Serendipity – While planning a trip to a family reunion, I discovered an aviation museum within minutes of our planned route. It was a well-timed and worthwhile side-trip.
The Aviation Museum of Kentucky is set in a rolling bluegrass landscape, adjacent to the Blue Grass Airport terminal in Lexington. This 12,000 square feet of space, includes two hangars and a gift shop. First opened in 1995, the hangars are packed with an eclectic assortment of historic and memorable aircraft—from classic pre-World War II and home built airplanes to an F-14 Tomcat (think Tom Cruise in Topgun) surrounded by a diverse collection of other aviation artifacts.
We were greeted by Shelly (Sheldon). He collected our admission and briefly explained the layout of the hangars, connected by a wide hallway that houses their Kentucky Aviation Hall of Fame Awards. Across the lobby from the entrance is a well-stocked gift shop with books, aircraft models, along with clothing, hats, mugs and toys.
There I was…
Stepping into the first hanger, you are immediately greeted by an Air Force Thunderbird T-38 Talon advanced trainer and a Navy Blue Angel A-4 fighter.
The Northrop T-38—more than 1100 were produced between 1961 and 1973—is a supersonic, advanced jet trainer. As of 2015, the T-38 has been in service for more than 50 years. The fighter version of the same aircraft was designated the F-5, and this aircraft was the primary fighter of many smaller countries. From 1974 until 1983 the Thunderbirds aerial demonstration team flew the T-38.
At about the time the T-38s joined the Thunderbirds, the McDonnel Douglas A-4 Skyhawk became the Blue Angels aircraft. It has since been replaced by the McDonnell Douglas F/A-18 Hornet.
Suspended above the T-38 is the Polywagon, based on a design by Alverez Polliwagen, it was a home-built aircraft powered by a Volkswagen engine. It could cruise at 154 mph and carry two people 1000 miles. Built from plans, it was of mixed construction, including a composite (fiberglass and foam) fuselage, metal, and wood.
Directly under the Polywagon is a preproduction model of the General Electric engine to be used on the Boeing 747 airliner. This particular model traveled around the world to the headquarters of major airlines to show off the proposed engine as part of Boeings sales pitch.
There is no right way to explore the museum—simply wander from one aircraft or display to another. For example, the front wall has many images of military aircraft nose art from aircraft such as the Memphis Bell, Enola Gay, and Bockscar.
However, the “elephant in the room,” “hidden” behind several other aircraft and “tucked” away in the corner of the first hangar is an F-14 Tomcat. All of the other aircraft in the hangar are dwarfed in comparison.
The Kentucky Aviation Hall of Fame was founded by the Museum and honor Kentucky sons and daughters who have influenced the world of Aviation. Beyond this area is the second hangar, filled with an equally diverse collection of aircraft and artifacts, including a Link instrument flight trainer and a Pratt & Whitney 36-cylinder engine used to power large transports and bombers.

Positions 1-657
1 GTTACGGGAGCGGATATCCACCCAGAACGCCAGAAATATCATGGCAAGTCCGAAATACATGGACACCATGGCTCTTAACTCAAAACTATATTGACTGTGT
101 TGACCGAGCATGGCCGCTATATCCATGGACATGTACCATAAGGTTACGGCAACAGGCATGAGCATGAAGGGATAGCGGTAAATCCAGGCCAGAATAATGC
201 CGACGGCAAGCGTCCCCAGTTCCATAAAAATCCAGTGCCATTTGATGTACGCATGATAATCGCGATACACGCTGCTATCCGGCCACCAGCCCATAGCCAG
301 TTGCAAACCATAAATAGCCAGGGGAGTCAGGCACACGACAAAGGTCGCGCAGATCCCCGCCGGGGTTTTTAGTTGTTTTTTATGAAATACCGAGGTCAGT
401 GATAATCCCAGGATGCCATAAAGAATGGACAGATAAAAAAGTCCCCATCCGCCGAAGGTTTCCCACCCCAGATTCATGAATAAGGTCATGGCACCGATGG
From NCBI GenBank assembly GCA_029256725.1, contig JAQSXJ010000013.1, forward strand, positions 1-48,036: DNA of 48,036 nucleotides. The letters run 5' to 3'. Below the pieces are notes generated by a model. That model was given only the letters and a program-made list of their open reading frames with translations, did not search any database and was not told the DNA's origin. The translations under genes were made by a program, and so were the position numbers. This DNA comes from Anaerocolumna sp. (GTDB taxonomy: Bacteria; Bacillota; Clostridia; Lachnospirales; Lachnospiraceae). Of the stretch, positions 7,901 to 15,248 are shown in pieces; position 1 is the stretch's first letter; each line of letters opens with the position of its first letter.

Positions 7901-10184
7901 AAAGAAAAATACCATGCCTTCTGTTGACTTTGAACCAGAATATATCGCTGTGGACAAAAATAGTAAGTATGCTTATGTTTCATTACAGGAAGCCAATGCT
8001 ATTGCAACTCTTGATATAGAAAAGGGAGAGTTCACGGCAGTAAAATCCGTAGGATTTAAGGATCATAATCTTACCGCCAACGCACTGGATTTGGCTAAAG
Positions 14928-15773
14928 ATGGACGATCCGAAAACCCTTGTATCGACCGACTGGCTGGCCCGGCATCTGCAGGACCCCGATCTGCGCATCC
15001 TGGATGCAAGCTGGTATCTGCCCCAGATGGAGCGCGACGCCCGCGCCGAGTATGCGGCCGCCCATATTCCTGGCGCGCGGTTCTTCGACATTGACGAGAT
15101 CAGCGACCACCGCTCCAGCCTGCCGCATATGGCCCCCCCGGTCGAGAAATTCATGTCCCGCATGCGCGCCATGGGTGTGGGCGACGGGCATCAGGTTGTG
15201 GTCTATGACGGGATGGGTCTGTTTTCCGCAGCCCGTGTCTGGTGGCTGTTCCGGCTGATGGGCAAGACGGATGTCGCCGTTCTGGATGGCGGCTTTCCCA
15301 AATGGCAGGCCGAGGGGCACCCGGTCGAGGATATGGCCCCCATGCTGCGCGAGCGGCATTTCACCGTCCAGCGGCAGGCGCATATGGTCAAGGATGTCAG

One of the more interesting displays is the Sellers Quadraplane—a four-wing aircraft designed and built in Kentucky. This exhibit is a replica of the aircraft he built and flew in 1908—just five years after the Wright Brothers’ flight. The aircraft is also noted for being the first airplane to have retractable wheels—the Quadraplane had no brakes, so the wheels could be raised so the aircraft could land on skids to shorten the landing distance. The aircraft is mounted above a replica of Sellers’ workshop. There is also video of the aircraft being flown by Sellers.
Two aircraft, an F-4 Phantom and an RF-101 Voodoo fighter aircraft are parked on the airport ramp beside the museum. The RF-101 was a reconnaissance aircraft equipped with cameras and other sensors for gathering intelligence information. Both aircraft were flown extensively during the Viet Nam conflict.
The Aviation Museum of Kentucky is well worth the time. Allow four hours if you want to really dive into aviation and aviation history and read all of the placards and view all of the videos that are provided, in addition to the more than two dozen aircraft on display. Staff members, all aviation veterans, eagerly offer informal guided tours.
One display that many airman will appreciate is the Van Meter statue and associated artifacts. Van Meter, a Kentucky native, invented and patented the first functional parachute, which is on display. His prototype parachute, on loan from the National Air and Space Museum is also on display.
For more information, go to: http://www.aviationky.org
The Aviation Museum of Kentucky, Blue Grass Airport, 4029 Airport Road, Lexington, Kentucky 40510